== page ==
Climate change

Our climate has changed. The effects of global warming, including extreme heat, wildfires and flooding are already a reality for many.

The message from the experts is simple: act now or the impacts of climate change will become even more extreme.

As part of the new Building New Futures, we have worked closely with the Science Based Targets initiative (SBTi) to validate our 2030 and 2050 targets. It’s also why we’re sharing our pathway to net zero, which provides transparency and detail of the key steps we will take to play our role in mitigating and adapting to climate change.

It also shows how we are planning to reduce our Scope 1, 2 and 3 carbon emissions by 90% by 2050 and use permanent carbon removal and storage to counterbalance the final residual 10% of our emissions. This is in line with the Oxford Principles for Net Zero Aligned Carbon Offsetting³ as required by the SBTi.


Our targets

  • Reducing our Scope 1 carbon emissions

    In the UK, around 70% of our Scope 1 carbon emissions come from the fuel we directly purchase for our plant, fleet and generators. To reduce emissions from these sources, we have developed a three pronged approach of efficiency, electrification and alternative fuels. Supporting this work, we have also implemented the following minimum standards across our UK operations:

    • On all new projects, the deployment of EcoSense cabins that produce up to 30% less carbon emissions.
    • Using our Econet energy management solution on projects and contracts with four or more cabins. EcoNet reduces energy use by automatically turning off equipment when it is not in use and selecting the lowest carbon energy sources from those available.
    • Using our Power Profiler tool to develop the most carbon and cost-efficient site compound set-ups.
    • Implementing our fuel hierarchy, shown below, to ensure we select the right energy sources for our plant, fleet and generators.
    • Reducing vehicle idling and improving plant and equipment utilisation through expert management of works, telematics and local management controls.

    Complementing the introduction of these minimum standards, in 2024 our Highways business in the UK has achieved PAS2080:2023 certification, the gold standard for buildings and infrastructure carbon management. Following this certification we are embedding elements of PAS2080:2023 into our UK-wide Business Management System, which is already certified to the ISO14001:2015 environmental management systems standard, to help other business areas progress towards a PAS2080:2023 verified carbon management approach.

    In the US, we have begun work to further analyse and understand the sources of our carbon emissions and will develop detailed carbon reduction plans for each of our US businesses in 2024.

    Choosing the right fuel

    Developed by our in-house energy management experts, our fuel hierarchy helps our projects and supply chain partners to select the right energy sources for our plant, equipment, generators, vehicles and buildings, which account for the majority of our Scope 1 and 2 carbon emissions. You can find out more about our fuel hierarchy at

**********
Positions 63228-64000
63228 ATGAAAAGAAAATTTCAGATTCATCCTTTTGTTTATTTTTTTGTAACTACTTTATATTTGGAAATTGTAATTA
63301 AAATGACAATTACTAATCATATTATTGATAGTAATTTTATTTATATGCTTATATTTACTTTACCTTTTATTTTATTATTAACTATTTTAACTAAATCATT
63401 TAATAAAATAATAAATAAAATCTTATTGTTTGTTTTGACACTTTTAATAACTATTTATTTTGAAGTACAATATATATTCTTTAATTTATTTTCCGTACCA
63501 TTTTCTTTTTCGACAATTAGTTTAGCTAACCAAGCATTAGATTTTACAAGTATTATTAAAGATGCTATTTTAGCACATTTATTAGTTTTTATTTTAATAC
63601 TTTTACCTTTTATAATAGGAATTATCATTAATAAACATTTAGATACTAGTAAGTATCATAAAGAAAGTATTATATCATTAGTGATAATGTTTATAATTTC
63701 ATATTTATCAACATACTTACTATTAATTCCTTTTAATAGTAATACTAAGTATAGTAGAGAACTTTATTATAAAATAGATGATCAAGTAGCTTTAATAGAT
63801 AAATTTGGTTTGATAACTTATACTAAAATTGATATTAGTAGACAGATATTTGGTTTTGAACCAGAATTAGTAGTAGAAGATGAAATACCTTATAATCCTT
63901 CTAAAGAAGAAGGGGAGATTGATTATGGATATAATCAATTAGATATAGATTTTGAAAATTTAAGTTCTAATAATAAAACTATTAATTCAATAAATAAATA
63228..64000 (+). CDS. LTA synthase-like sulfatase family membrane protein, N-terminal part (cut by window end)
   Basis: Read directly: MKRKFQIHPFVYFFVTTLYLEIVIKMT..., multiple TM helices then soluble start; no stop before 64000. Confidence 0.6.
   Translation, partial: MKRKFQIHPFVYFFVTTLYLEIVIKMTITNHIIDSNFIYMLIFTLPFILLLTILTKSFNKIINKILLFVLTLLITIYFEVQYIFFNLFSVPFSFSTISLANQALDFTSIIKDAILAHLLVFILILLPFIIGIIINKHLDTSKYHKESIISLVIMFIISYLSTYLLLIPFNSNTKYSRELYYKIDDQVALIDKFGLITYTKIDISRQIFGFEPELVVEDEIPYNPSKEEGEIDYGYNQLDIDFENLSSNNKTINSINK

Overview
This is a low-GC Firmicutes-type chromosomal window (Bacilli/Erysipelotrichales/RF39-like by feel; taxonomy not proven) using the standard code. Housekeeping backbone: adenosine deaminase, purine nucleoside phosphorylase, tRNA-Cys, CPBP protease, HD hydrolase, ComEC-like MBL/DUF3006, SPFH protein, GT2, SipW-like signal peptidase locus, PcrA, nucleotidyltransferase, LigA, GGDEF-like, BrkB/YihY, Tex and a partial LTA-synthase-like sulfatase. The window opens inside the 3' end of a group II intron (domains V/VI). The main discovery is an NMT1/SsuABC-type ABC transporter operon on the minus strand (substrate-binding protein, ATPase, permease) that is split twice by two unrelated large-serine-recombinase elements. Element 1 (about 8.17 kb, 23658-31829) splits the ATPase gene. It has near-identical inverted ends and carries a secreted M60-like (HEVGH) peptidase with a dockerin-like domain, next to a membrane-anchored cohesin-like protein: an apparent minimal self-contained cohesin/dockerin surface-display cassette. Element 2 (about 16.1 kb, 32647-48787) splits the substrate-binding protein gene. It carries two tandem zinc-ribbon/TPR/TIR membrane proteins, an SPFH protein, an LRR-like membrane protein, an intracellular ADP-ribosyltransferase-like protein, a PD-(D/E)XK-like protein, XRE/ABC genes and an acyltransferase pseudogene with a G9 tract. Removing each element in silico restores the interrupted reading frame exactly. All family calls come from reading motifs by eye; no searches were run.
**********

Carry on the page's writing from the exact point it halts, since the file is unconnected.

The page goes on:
In 2023, the implementation of our minimum standards in the UK and increased focus on carbon emissions in the US has reduced our absolute carbon emissions by 2% and our carbon intensity by 7% against our 2022 performance.

  • Reducing our Scope 2 carbon emissions

    Our Scope 2 carbon emissions are the indirect emissions from the electricity we use. To reduce these as far as possible, where we can, we analyse the electricity consumption of our projects, offices and depots and retrofit low-energy use products and adapt our ways of working to avoid unnecessary electricity consumption.

    We also use renewable energy tariffs backed by the Renewable Energy Guarantees of Origin (REGO) scheme and are reviewing opportunities for Power Purchase Agreements through which we directly connect to renewable energy sources.

  • Reducing our Scope 3 carbon emissions

    Balfour Beatty’s Scope 3 carbon emissions are those that arise in our value chain that we do not have direct control over. The vast majority of these emissions come from the goods and services we purchase from our supply chain. You can find out more about how we are working with them to cut our Scope 3 carbon emissions on pages 12 and 13 in our Building New Futures Sustainability Strategy.

    Focussing on emissions from the assets our Infrastructure Investments business invests in, develops and operates, we are collaborating with our customers to incorporate low-carbon requirements at the design stage and to retrofit low-carbon solutions to existing assets. For our joint ventures and operations where we do not have direct operational control, we are sharing best practice with our partners to drive the adoption of low carbon innovations.

Case studies

Electric plant trial

To help reduce carbon consumption and improve air quality, our teams are utilising electric powered plant and equipment across our Warwickshire Highways Maintenance contract. The battery-operated equipment including a leaf-blower, hedge cutters and chainsaw help to minimise environmental impact through zero emissions as well as improving the safety of our workforce by reducing the risk of hand arm vibration syndrome.

Beyond Net Zero electric plant
  • Footnotes

    ¹ Measured against a 2020 baseline and verified by the SBTi

    ² Measured against a 2020 baseline, not verified by the SBTi as the SBTi only validate our near (2030) and long (2050) term targets


    ⁴ Based on the 2022 DEFRA average GHG emissions value for HVO fuels, which includes the emissions released during the combustion of fuel. It does not account for the unknown impact of HVO on forest clearance and marshland drainage